Tobiasse was born in Jaffa, Israel, to Lithuanian immigrant parents, but moved to Paris at the age of four. From a young age, he showed a fascination and talent for painting, when, during a visit to the 1937 Exposition Universelle in Paris, he was transfixed by Raoul Dufy’s La Fée Electricité, before going on to study at the National School of Decorative Arts.
During the Nazi occupation of Paris, the Tobiasse family took refuge in their small Parisian flat. During these two years in hiding, Tobiasse painted and played chess with his father, the chessboard pattern becoming a regular motif in his later work. Following the liberation of Paris, Tobiasse worked as an advertising artist, creating tapestries, stage sets and window decorations for Hermès. It was during his travels and his study of Old Master paintings in the museums which he visited, that Tobiasse learnt his technique, notably from Rembrandt’s Jewish Bride at the Rijksmuseum in Amsterdam.
After receiving his French citizenship in 1950, Tobiasse moved to Nice, where his artistic expression reached its peak. In 1960, his work was shown at the Palais de la Mediterranée and the Salon des Peintres du Sud-Est, winning the prize ‘Jeune peintre méditerranéenne’ in 1961 and the Dorothy Gould Prize. These accolades launched his career. In 1962, the art dealer Armand Drouant exhibited Tobiasse’s work at the Galerie du Faubourg Saint-Honoré in Paris, and over the following years, his work was exhibited in cities such as Geneva, Tokyo, London, Zurich, Los Angeles, and New York.
Best-known for his Expressionistic paintings and his bold use of colour and loose brushstrokes, Tobiasse’s work frequently revolved around the theme of memory. His subjects are often drawn from his real-life experiences and reveal a nostalgia for his childhood. He depicted the buses and trains that brought his family to France, the confusion of the railway stations, steamboats on the Niemen in Lithuania and sledges in the snowy streets of Kosovo, as well as symbols of familial comfort like the humble tea-pot and fires. Tobiasse found a way to work his private emotions into his paintings, writing a tantalising personal secret in Yiddish and gluing it onto the canvas before painting over it. He teased the viewer that they cannot see the message without destroying the painting.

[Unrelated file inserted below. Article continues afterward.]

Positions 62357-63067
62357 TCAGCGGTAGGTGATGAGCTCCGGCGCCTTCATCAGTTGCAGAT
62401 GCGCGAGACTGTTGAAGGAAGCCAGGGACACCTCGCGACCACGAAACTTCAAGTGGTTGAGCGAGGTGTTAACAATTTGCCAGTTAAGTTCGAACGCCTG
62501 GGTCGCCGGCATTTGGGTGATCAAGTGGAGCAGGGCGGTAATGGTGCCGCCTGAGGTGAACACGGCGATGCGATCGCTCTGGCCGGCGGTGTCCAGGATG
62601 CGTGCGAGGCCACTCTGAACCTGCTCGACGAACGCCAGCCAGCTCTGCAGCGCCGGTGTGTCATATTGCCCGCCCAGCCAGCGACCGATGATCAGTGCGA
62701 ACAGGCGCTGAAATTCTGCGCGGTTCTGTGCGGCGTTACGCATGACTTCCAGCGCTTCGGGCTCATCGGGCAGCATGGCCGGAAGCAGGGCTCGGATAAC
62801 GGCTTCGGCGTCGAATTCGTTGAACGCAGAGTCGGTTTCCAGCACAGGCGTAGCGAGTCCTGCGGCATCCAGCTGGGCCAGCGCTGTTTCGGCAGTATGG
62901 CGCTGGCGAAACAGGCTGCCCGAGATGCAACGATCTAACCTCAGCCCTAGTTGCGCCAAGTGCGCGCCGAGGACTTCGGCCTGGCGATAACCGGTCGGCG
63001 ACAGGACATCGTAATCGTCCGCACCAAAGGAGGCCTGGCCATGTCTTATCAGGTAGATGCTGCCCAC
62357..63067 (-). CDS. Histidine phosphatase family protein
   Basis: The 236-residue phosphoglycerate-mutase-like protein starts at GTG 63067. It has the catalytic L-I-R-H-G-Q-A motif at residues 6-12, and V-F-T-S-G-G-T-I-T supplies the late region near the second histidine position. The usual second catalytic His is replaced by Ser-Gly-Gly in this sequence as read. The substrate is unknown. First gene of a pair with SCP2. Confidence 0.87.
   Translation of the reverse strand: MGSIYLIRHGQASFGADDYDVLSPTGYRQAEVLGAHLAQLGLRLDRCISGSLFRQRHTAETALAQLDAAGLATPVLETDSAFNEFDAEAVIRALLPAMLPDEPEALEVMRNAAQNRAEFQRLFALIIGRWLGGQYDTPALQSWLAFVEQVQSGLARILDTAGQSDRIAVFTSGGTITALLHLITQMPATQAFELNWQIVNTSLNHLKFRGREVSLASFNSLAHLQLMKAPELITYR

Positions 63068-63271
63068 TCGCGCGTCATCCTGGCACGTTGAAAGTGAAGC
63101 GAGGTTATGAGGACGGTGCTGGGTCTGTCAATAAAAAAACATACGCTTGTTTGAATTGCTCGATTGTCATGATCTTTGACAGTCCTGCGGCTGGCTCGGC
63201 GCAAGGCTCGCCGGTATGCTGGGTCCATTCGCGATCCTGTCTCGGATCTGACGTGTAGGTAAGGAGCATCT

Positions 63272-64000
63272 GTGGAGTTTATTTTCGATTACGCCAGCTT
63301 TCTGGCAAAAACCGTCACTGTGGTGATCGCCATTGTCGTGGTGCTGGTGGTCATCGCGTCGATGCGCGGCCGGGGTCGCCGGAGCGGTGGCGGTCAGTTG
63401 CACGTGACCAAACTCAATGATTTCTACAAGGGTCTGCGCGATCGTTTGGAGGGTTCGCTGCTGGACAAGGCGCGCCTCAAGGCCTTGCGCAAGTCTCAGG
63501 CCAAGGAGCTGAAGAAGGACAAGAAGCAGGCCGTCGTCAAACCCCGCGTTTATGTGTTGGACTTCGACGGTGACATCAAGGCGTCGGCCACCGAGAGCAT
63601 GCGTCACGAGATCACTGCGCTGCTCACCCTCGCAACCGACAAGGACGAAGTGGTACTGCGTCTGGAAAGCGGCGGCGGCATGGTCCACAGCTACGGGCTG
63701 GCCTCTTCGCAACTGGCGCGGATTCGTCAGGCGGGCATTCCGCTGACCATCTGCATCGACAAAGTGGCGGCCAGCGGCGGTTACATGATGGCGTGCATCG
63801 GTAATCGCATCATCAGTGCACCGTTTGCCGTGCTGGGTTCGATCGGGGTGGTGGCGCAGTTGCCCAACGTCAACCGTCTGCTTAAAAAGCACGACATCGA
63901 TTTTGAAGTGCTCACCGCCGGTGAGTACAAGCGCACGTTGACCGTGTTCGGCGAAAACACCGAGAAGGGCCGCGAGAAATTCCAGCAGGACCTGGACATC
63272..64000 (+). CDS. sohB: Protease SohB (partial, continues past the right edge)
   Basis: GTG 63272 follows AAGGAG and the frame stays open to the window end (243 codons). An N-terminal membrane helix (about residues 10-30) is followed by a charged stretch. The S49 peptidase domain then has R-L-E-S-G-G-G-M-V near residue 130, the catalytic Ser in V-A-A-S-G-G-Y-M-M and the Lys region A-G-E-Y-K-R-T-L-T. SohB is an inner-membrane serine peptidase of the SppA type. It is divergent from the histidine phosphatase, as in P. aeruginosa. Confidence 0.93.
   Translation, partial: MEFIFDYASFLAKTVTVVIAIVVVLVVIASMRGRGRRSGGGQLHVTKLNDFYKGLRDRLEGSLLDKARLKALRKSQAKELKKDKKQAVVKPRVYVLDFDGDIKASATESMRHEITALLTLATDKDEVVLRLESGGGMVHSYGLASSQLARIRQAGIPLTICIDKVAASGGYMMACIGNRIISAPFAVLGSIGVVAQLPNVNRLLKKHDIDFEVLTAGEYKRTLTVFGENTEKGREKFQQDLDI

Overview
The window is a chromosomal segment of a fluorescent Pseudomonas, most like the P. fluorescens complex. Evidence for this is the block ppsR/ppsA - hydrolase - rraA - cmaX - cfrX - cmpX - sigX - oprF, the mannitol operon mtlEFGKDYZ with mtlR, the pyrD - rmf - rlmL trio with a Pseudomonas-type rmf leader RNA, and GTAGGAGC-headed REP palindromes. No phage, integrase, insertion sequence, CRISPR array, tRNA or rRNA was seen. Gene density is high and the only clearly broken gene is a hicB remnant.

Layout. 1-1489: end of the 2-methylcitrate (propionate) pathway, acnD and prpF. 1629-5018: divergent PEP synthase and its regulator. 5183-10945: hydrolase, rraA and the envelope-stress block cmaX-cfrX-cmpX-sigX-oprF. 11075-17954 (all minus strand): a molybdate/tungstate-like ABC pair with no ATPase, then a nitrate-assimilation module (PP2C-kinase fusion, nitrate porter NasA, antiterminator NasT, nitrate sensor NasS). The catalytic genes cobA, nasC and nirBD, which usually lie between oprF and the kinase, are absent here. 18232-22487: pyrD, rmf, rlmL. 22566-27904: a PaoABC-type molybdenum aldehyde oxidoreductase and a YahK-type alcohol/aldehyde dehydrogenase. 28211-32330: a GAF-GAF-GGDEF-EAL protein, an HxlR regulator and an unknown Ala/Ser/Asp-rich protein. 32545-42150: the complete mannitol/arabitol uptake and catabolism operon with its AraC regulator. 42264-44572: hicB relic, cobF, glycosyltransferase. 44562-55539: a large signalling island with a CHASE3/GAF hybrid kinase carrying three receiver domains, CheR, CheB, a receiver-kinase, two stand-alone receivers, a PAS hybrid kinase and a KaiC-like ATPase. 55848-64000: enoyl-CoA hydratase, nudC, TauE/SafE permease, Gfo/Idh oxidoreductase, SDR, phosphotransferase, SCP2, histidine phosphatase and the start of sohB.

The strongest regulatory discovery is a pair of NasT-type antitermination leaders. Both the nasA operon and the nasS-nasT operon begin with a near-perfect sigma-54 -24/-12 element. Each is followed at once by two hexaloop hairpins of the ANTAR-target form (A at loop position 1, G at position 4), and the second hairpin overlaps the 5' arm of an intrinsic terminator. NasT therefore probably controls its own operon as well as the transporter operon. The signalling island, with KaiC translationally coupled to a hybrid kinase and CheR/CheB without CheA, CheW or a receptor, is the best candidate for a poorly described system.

Tobiasse’s work combines an extremely personal iconography with other recurring motifs such as women as maternal figures and as lovers, erotic fantasies, the theme of exile as represented by the trains and busy crowds. His use of symbolic Judeo-Christian imagery and Biblical scenes has led to comparisons to the renowned French-Russian painter Marc Chagall. He rendered these themes with vibrant colours and expressive brushstrokes. Unrestricted by his choice of medium, he chose to experiment with colour and texture, using oil paint, gouache, as well as mixed media, collage and acrylic. In 1976, having moved to a new studio in Saint-Paul-de-Vence, he continued to explore new techniques such as lithography, pottery, sculpture and engraving, inspired by the sculptures and markings at the Aztec sites of the Yucatan in Mexico.
In addition to his paintings, Tobiasse created several public works, including stained-glass works for the Jewish Community Centre in Nice and for other various institutions in Strasbourg and Nice, and a monumental fountain entitled “L’Enfant Fou” for Nice Airport. His non-pictorial repertoire also included costumes and stage sets for Bernard Shaw’s “Pygmalion,” ceramics, pottery and bronze sculptures. Numerous exhibitions and one-man shows have been dedicated to his work across the globe, including at the Galerie Drouant in Paris, Geneva, Montreal, Tokyo, London, Zurich, Lausanne, Los Angeles, Kiev, and his first solo exhibition in New York in 1968.